The Hawke’s Bay water crisis unleashed a severe gastro bug that took its toll on the care homes and retirement villages of Havelock North. JUDE BARBACK talks to three facilities about how they coped and lessons learned from the experience.
The team at Mary Doyle Lifecare Complex in Havelock North didn’t discover that their water was contaminated until they saw news of it on social media on the night of Friday 12 August this year.
It was a similar story at nearby Summerset in the Vines.
“How we found out was someone knocked on the care centre door at 8pm on the Friday night. The afternoon RN hopped on Google and sure enough, we had a challenging situation on our hands,” says nurse manager Jocelyn Pack.
How events unfolded
Hawke’s Bay District Health Board chief executive Dr Kevin Snee says the DHB became aware of a number of cases of gastroenteritis in the Hastings suburb on the Friday.
The nature of disease distribution and the fact that campylobacter was detected in patients suggested the Havelock North suburb’s water supply was the source. The decision was made to chlorinate the Havelock North water supply from two bores, one of which tested positive for E. coli.
By the time news reached the rest homes on the Friday night, some had already drawn their own conclusions that they were dealing with the dreaded norovirus. However, given that the sick residents were dispersed around the rest home and the village, staff at Mary Doyle felt something didn’t quite stack up. It wasn’t until Friday morning that testing revealed it was campylobacter.
“We’d heard earlier in the week other rest homes in the area were grappling with some kind of gastro so we automatically assumed it was norovirus,” says Pack of the situation at Summerset.
While bacterial and viral infections often share the same symptoms – typically diarrhoea, nausea and flu-like symptoms – they are two very different types of pathogen.
Campylobacter is a food-borne illness so is usually spread through water or food. Unlike viruses, bacteria can grow on the food they contaminate. Symptoms for people affected by campylobacter can last up to 10 days, but will usually abate without antibiotics.
By contrast, norovirus is a very contagious virus that can quickly pass from person to person through shared food or utensils, by shaking hands or through other close contact. The virus can survive temperature extremes in water and on surfaces.
Mary Doyle’s infection prevention and control coordinator Jo Miller says that while the campylobacter outbreak was challenging to deal with as it was so widespread, a norovirus outbreak would have been worse.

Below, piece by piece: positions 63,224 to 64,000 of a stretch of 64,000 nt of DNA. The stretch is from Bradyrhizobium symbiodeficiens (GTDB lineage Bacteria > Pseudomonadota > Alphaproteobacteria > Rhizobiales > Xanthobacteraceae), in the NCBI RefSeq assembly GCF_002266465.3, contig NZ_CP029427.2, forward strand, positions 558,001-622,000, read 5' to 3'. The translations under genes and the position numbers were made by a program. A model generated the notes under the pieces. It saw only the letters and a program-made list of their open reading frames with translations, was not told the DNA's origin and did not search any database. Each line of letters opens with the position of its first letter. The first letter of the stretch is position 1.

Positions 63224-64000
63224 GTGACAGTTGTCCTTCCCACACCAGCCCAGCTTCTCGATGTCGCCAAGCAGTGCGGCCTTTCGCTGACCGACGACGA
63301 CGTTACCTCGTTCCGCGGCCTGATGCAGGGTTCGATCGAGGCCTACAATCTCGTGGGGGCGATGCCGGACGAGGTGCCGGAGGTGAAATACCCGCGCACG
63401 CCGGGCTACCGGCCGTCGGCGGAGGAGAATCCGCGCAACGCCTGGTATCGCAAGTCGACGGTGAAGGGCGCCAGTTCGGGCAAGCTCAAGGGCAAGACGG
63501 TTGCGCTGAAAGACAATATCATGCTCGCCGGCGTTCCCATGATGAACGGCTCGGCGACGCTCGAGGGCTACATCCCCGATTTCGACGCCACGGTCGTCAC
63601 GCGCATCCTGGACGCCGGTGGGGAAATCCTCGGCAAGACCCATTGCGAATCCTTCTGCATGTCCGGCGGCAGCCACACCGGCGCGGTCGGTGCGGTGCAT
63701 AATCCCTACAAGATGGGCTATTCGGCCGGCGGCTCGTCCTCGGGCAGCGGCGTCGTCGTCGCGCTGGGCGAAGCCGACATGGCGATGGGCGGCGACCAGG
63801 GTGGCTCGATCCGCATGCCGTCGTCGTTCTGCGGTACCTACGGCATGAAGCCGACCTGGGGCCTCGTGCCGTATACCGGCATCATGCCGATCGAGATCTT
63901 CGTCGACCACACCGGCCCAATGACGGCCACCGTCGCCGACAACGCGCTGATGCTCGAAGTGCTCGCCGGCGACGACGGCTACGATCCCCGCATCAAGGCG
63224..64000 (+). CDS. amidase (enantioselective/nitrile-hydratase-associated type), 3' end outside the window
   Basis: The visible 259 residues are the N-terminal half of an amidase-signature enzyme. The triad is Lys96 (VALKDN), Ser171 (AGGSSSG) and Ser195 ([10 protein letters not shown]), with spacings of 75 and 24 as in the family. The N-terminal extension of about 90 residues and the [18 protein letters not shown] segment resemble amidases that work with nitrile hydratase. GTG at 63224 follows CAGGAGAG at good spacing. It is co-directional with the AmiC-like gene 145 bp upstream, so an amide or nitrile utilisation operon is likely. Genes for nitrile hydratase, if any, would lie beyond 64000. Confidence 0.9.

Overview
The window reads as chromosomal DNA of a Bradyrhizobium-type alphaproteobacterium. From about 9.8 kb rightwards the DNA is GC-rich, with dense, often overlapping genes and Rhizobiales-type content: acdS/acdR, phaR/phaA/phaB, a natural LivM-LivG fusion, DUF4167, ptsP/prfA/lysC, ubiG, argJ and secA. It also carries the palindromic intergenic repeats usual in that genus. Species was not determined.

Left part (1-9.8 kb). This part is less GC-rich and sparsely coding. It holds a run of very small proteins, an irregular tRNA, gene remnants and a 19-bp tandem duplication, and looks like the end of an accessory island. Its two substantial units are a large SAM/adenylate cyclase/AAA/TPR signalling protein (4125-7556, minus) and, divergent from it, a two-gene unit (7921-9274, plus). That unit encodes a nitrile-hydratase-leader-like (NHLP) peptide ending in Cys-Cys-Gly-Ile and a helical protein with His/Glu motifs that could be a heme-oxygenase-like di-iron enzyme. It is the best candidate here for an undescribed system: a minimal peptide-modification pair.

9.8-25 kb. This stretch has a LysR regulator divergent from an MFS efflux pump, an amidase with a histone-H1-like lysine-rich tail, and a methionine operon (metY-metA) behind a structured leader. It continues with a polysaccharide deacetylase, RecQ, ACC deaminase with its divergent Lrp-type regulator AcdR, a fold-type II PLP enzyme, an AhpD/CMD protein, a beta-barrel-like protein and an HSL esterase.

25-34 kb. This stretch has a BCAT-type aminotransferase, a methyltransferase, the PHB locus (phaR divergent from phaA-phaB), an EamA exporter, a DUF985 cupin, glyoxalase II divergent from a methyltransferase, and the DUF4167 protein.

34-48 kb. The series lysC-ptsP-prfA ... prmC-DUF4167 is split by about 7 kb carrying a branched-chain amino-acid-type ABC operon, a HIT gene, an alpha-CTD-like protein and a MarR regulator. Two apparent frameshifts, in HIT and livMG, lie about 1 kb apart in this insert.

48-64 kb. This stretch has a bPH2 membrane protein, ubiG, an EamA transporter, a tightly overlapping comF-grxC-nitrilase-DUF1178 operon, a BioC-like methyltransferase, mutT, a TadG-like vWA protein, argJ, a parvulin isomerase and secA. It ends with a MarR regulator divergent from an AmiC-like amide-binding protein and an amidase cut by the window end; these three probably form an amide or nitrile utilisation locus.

“Norovirus is an airborne virus, whereas campylobacter is passed by contact and only lives for one to four hours on hard surfaces and fabric.”
On the Saturday morning, aged care facilities went into crisis mode, working hard to control the infection. Being a weekend made things a little tougher – staff came in on their day off; facilities made use of their emergency supplies.
At Mary Doyle, Miller knocked on the door of every one of their 135 villas and reception rang all 89 apartments to let the residents know what was going on and to check if each of the 400 residents was okay and knew to boil their water.
“Thirty-five per cent hadn’t even heard about it, so it was a useful exercise,” she says.
Some facilities were hit hard by the virus, while others escaped unscathed, including Oceania Healthcare’s Duart Care facility. Nine residents in the care facility and 40 in the village at Summerset were affected, plus a handful of staff.
Mary Doyle had 118 residents (out of 400) and 21 staff (out of 250) affected. A resident who was unwell with campylobacter passed away (although the coroner’s report revealed she had other significant underlying health issues), and two more became seriously ill with the infection. Surprisingly, the village was hit worse than the care facility. Miller is not sure why. She speculates that it may have been because villa residents take their tablets with tap water, while some care residents have them crushed with food or water from the purifier.
As the window for infection is up to 10 days, facilities at the time of writing were still coping with rolling illnesses. As at the end of the first week, some residents were getting better, while some were just beginning to
By the second week some had relapsed. At this stage the decision was made at Mary Doyle to close the rest home to visitors as they were uncertain what else was in the water that could have been causing illness. As a result they are now testing faecal specimens for everything, including cryptosporidium, giardia and norovirus, in an effort to fully understand the bugs they are battling.